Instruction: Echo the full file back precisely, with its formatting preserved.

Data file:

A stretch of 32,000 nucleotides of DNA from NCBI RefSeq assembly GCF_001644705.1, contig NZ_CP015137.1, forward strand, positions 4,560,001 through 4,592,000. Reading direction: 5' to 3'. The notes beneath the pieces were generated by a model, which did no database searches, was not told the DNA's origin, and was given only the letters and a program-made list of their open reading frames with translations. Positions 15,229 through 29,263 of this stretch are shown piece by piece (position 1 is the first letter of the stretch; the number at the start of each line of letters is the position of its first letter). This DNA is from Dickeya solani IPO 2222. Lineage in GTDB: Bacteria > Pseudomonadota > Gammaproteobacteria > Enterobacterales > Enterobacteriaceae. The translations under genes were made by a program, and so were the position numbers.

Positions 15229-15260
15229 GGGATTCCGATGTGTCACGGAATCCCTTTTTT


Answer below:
A stretch of 32,000 nucleotides of DNA from NCBI RefSeq assembly GCF_001644705.1, contig NZ_CP015137.1, forward strand, positions 4,560,001 through 4,592,000. Reading direction: 5' to 3'. The notes beneath the pieces were generated by a model, which did no database searches, was not told the DNA's origin, and was given only the letters and a program-made list of their open reading frames with translations. Positions 15,229 through 29,263 of this stretch are shown piece by piece (position 1 is the first letter of the stretch; the number at the start of each line of letters is the position of its first letter). This DNA is from Dickeya solani IPO 2222. Lineage in GTDB: Bacteria > Pseudomonadota > Gammaproteobacteria > Enterobacterales > Enterobacteriaceae. The translations under genes were made by a program, and so were the position numbers.

Positions 15229-15260
15229 GGGATTCCGATGTGTCACGGAATCCCTTTTTT